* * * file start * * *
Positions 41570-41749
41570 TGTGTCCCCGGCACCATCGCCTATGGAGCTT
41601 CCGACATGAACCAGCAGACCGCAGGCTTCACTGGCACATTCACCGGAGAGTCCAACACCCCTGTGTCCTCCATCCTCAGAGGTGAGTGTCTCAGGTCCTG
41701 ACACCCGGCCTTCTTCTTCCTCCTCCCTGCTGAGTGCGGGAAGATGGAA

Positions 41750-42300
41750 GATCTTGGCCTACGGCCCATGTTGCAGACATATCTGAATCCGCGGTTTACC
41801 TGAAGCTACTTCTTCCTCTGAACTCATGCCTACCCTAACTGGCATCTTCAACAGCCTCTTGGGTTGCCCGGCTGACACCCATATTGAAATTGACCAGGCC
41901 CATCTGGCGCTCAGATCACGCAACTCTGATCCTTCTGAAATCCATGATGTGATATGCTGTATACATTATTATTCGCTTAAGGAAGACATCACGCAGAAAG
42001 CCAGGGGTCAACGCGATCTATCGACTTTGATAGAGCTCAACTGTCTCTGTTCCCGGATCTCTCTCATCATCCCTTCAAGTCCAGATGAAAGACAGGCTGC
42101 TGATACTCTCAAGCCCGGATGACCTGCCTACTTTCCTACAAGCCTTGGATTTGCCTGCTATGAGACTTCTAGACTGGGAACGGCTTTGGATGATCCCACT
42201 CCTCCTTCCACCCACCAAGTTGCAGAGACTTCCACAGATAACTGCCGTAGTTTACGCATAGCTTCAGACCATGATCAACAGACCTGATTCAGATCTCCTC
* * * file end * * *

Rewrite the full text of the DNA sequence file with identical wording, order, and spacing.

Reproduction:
Positions 41570-41749
41570 TGTGTCCCCGGCACCATCGCCTATGGAGCTT
41601 CCGACATGAACCAGCAGACCGCAGGCTTCACTGGCACATTCACCGGAGAGTCCAACACCCCTGTGTCCTCCATCCTCAGAGGTGAGTGTCTCAGGTCCTG
41701 ACACCCGGCCTTCTTCTTCCTCCTCCCTGCTGAGTGCGGGAAGATGGAA

Positions 41750-42300
41750 GATCTTGGCCTACGGCCCATGTTGCAGACATATCTGAATCCGCGGTTTACC
41801 TGAAGCTACTTCTTCCTCTGAACTCATGCCTACCCTAACTGGCATCTTCAACAGCCTCTTGGGTTGCCCGGCTGACACCCATATTGAAATTGACCAGGCC
41901 CATCTGGCGCTCAGATCACGCAACTCTGATCCTTCTGAAATCCATGATGTGATATGCTGTATACATTATTATTCGCTTAAGGAAGACATCACGCAGAAAG
42001 CCAGGGGTCAACGCGATCTATCGACTTTGATAGAGCTCAACTGTCTCTGTTCCCGGATCTCTCTCATCATCCCTTCAAGTCCAGATGAAAGACAGGCTGC
42101 TGATACTCTCAAGCCCGGATGACCTGCCTACTTTCCTACAAGCCTTGGATTTGCCTGCTATGAGACTTCTAGACTGGGAACGGCTTTGGATGATCCCACT
42201 CCTCCTTCCACCCACCAAGTTGCAGAGACTTCCACAGATAACTGCCGTAGTTTACGCATAGCTTCAGACCATGATCAACAGACCTGATTCAGATCTCCTC